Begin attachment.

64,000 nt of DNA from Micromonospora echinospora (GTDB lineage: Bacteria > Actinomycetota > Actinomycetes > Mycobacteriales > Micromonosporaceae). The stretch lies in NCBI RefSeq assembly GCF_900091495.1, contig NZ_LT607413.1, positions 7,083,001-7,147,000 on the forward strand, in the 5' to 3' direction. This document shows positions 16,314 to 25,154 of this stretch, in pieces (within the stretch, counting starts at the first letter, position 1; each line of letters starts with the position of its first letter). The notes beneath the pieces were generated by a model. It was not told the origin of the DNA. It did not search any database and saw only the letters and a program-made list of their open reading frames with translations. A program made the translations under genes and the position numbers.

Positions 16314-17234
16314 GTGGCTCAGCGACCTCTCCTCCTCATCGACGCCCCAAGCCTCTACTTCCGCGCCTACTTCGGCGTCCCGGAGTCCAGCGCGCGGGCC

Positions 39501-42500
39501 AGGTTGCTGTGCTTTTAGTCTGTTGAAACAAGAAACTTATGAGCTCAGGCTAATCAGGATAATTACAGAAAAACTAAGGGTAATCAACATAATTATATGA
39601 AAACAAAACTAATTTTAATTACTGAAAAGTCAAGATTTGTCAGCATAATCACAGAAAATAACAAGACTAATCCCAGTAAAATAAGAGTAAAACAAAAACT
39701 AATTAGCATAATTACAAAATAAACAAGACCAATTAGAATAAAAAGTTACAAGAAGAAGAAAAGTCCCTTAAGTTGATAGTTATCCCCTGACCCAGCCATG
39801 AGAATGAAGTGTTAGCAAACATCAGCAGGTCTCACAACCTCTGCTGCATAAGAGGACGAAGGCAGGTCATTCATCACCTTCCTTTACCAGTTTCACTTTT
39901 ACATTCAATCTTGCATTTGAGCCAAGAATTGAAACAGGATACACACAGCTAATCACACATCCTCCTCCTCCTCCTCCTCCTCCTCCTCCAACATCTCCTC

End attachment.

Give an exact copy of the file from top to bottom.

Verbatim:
64,000 nt of DNA from Micromonospora echinospora (GTDB lineage: Bacteria > Actinomycetota > Actinomycetes > Mycobacteriales > Micromonosporaceae). The stretch lies in NCBI RefSeq assembly GCF_900091495.1, contig NZ_LT607413.1, positions 7,083,001-7,147,000 on the forward strand, in the 5' to 3' direction. This document shows positions 16,314 to 25,154 of this stretch, in pieces (within the stretch, counting starts at the first letter, position 1; each line of letters starts with the position of its first letter). The notes beneath the pieces were generated by a model. It was not told the origin of the DNA. It did not search any database and saw only the letters and a program-made list of their open reading frames with translations. A program made the translations under genes and the position numbers.

Positions 16314-17234
16314 GTGGCTCAGCGACCTCTCCTCCTCATCGACGCCCCAAGCCTCTACTTCCGCGCCTACTTCGGCGTCCCGGAGTCCAGCGCGCGGGCC

Positions 39501-42500
39501 AGGTTGCTGTGCTTTTAGTCTGTTGAAACAAGAAACTTATGAGCTCAGGCTAATCAGGATAATTACAGAAAAACTAAGGGTAATCAACATAATTATATGA
39601 AAACAAAACTAATTTTAATTACTGAAAAGTCAAGATTTGTCAGCATAATCACAGAAAATAACAAGACTAATCCCAGTAAAATAAGAGTAAAACAAAAACT
39701 AATTAGCATAATTACAAAATAAACAAGACCAATTAGAATAAAAAGTTACAAGAAGAAGAAAAGTCCCTTAAGTTGATAGTTATCCCCTGACCCAGCCATG
39801 AGAATGAAGTGTTAGCAAACATCAGCAGGTCTCACAACCTCTGCTGCATAAGAGGACGAAGGCAGGTCATTCATCACCTTCCTTTACCAGTTTCACTTTT
39901 ACATTCAATCTTGCATTTGAGCCAAGAATTGAAACAGGATACACACAGCTAATCACACATCCTCCTCCTCCTCCTCCTCCTCCTCCTCCAACATCTCCTC